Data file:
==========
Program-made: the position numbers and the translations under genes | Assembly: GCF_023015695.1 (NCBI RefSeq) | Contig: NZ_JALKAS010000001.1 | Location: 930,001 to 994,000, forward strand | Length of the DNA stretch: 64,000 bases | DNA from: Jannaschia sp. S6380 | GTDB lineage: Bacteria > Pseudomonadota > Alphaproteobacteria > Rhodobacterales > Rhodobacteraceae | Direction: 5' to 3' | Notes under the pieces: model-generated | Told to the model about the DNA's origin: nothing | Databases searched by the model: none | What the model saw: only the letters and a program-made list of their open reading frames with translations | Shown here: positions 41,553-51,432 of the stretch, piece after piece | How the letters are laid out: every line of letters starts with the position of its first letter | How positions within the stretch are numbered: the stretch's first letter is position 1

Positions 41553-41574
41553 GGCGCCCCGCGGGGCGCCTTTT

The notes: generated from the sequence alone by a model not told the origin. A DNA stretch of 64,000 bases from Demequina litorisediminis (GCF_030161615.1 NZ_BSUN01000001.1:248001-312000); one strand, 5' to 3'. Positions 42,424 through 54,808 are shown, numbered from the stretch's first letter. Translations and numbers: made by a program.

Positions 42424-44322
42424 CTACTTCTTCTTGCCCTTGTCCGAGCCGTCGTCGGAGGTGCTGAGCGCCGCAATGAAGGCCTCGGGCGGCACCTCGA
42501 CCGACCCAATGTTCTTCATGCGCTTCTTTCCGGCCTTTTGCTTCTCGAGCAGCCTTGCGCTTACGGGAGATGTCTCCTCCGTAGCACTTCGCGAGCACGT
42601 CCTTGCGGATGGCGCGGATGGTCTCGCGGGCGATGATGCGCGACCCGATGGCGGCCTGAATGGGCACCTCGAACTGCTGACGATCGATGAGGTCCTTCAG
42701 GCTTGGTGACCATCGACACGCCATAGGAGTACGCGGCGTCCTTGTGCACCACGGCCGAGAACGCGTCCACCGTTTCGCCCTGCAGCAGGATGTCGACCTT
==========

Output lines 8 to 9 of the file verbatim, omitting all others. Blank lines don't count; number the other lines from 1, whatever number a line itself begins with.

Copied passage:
42601 CCTTGCGGATGGCGCGGATGGTCTCGCGGGCGATGATGCGCGACCCGATGGCGGCCTGAATGGGCACCTCGAACTGCTGACGATCGATGAGGTCCTTCAG
42701 GCTTGGTGACCATCGACACGCCATAGGAGTACGCGGCGTCCTTGTGCACCACGGCCGAGAACGCGTCCACCGTTTCGCCCTGCAGCAGGATGTCGACCTT